Dear Future President,
At this time the U.S. Open Tennis Tournament is the only sporting event in which women and men are paid equally in the United States (usopen.org). In all other sports the wage gap between women and men is vast and isn’t closing anytime soon. Women should receive equal pay for doing the same work. It demeans women to pay them less than men for working as much, as hard and with great success. It keeps women in a time when there where they had no rights.
The women on the U.S. National Women's Soccer Team (USWNT) earn at most $99,000 per season if they win at least 20 of their exhibition matches (this salary diminishes with every loss). The men on the U.S. National Men's Soccer Team (USMNT) will earn $263,320 if they win at least 20 of their exhibition matches and receive $100,000 even if they lose all of these matches (Newsweek.com). On the Today Show, the USWNT goalie Hope Solo said, “We believe now the time is right because we believe it's a responsibility for women's sports, specifically women's soccer, to really do whatever it takes for equal pay and equal rights and to be treated with respect,” (today.com). These women want respect and to feel as valuable as their male counterparts. Not paying women equally for the same work is demeaning and is exactly what Title IX tried to fix for women and girls in school academics and sports in 1972 when the law was passed (thesportjournal.org).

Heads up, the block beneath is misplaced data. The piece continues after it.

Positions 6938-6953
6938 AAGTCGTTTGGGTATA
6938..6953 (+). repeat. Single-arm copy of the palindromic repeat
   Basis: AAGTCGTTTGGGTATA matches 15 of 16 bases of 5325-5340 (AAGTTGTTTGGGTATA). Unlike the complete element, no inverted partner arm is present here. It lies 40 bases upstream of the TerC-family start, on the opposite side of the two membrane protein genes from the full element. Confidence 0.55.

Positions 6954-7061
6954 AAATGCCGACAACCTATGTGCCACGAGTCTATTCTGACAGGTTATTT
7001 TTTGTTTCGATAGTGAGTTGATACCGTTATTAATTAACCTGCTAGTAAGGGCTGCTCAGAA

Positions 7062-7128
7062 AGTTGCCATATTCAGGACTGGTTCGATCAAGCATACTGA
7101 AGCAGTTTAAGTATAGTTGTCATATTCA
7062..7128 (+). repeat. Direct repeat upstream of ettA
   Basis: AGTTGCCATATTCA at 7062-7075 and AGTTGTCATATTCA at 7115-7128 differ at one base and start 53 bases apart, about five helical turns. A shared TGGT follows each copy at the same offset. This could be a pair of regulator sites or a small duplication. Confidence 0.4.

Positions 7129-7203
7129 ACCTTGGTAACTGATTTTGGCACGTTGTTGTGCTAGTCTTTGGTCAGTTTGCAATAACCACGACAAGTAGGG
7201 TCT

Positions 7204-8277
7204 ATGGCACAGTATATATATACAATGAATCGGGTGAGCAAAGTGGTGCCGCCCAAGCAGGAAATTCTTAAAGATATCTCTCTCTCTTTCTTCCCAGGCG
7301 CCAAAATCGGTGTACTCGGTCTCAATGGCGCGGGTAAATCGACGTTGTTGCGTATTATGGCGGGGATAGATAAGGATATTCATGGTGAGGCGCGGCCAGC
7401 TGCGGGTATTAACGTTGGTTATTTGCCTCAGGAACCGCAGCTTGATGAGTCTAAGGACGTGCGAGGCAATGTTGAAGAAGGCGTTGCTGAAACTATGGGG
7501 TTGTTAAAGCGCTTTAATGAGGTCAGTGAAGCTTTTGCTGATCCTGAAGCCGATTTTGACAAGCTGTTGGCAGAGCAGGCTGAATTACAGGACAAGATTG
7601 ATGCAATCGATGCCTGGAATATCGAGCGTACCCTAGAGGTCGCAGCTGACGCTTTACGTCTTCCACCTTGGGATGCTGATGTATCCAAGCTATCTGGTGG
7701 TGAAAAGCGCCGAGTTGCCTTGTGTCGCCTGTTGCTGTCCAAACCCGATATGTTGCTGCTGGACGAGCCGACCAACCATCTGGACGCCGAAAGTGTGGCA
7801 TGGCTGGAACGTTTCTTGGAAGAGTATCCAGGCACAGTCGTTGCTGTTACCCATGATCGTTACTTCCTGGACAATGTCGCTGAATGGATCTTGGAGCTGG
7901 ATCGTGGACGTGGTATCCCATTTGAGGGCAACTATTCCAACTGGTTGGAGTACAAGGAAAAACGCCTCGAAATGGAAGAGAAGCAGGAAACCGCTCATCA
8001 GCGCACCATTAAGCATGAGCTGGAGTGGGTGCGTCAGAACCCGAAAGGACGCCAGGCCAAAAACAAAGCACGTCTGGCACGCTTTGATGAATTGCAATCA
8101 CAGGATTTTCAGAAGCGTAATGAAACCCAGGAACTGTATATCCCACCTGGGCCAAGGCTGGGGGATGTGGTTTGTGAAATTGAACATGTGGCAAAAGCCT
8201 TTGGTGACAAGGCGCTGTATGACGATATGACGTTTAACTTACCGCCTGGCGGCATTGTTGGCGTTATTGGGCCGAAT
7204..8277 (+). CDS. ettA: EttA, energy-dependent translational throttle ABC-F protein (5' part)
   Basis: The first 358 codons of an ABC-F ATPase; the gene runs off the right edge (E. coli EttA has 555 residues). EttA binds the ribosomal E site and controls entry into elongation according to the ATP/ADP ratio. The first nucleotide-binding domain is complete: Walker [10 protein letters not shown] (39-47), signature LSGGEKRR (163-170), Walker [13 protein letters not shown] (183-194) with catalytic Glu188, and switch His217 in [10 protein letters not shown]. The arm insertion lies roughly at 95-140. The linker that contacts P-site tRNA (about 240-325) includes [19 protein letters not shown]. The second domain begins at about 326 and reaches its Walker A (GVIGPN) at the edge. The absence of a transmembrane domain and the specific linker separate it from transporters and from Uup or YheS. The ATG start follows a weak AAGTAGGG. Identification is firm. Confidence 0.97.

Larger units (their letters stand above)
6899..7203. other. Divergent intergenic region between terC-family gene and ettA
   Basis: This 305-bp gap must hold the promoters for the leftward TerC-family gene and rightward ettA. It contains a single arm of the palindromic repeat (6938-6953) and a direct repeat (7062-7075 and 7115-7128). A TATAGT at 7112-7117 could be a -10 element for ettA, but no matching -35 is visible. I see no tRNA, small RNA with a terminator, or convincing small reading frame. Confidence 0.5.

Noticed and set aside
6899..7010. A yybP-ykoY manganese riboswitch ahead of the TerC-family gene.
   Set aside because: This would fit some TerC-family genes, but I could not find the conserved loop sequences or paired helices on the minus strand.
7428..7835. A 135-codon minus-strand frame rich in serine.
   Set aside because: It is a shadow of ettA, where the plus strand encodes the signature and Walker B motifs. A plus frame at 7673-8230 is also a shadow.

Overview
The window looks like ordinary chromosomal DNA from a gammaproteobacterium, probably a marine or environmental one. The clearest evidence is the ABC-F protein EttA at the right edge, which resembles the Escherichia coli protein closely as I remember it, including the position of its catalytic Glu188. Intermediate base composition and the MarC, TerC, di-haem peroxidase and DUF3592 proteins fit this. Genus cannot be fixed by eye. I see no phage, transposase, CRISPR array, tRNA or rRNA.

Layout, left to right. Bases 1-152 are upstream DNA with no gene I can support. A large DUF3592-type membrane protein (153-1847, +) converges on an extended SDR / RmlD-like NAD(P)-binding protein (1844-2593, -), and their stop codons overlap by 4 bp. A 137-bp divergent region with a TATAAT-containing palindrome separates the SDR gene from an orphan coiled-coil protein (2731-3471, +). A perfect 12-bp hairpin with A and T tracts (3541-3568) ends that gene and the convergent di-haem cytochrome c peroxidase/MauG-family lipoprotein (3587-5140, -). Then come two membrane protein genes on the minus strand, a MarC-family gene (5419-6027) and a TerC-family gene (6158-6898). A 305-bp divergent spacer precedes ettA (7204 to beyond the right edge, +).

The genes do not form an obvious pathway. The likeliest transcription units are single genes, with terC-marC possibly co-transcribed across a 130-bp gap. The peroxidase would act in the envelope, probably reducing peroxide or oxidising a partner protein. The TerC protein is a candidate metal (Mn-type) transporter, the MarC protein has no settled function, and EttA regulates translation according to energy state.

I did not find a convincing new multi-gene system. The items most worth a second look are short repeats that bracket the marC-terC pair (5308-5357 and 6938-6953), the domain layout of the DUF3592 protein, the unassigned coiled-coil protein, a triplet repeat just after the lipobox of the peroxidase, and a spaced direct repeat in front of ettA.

It has been argued that, “...if women’s tennis or weight lifting or cycling were more popular than men’s, they’d be paid more than men,” and some say that men’s sports are more exciting (debatewise.org). This assumption lacks merit. In 2015, during the FIFA Women’s World Cup final match between U.S.A and Japan, approximately 764 million people watched at minimum of one minute of the match (fifa.com). This broke the record for the most watched soccer game in the history of the United States (fifa.com).
Before Title IX women's athletics were recreational and noncompetitive. Women had minimal opportunity to play competitively (thesportjournal.org). In the past, the cultural norm in a society was that women belonged in the house cooking, cleaning and taking care of the children, brushing aside the fact that participating in sports is good for the mind and the body (thesportjournal.org). While Title IX did many things for women's rights it is clear that we have a long way to go as the wage gap is still so large. This wage gap holds women back and prevents society as a whole from moving forward.
Soccer has always been part of my life. Over the last several years I've become a dedicated fan of the USWNT. Watching these strong women work so hard and fight to the very last second of their games is truly empowering and motivating. It's painful for me to see these women disrespected and not get what they deserve. I hope to see our country grow and give women the equal pay they deserve in all fields of work.
Although we have made great strides on the path to gender equality, there are still prevalent aspects of our society in which women are in a position of subordination. It's not about being greedy. It's about respect. Hopefully, we as nation can get past the prejudice and have equal pay for men and women in athletics and every other profession.
St. Paul Central High School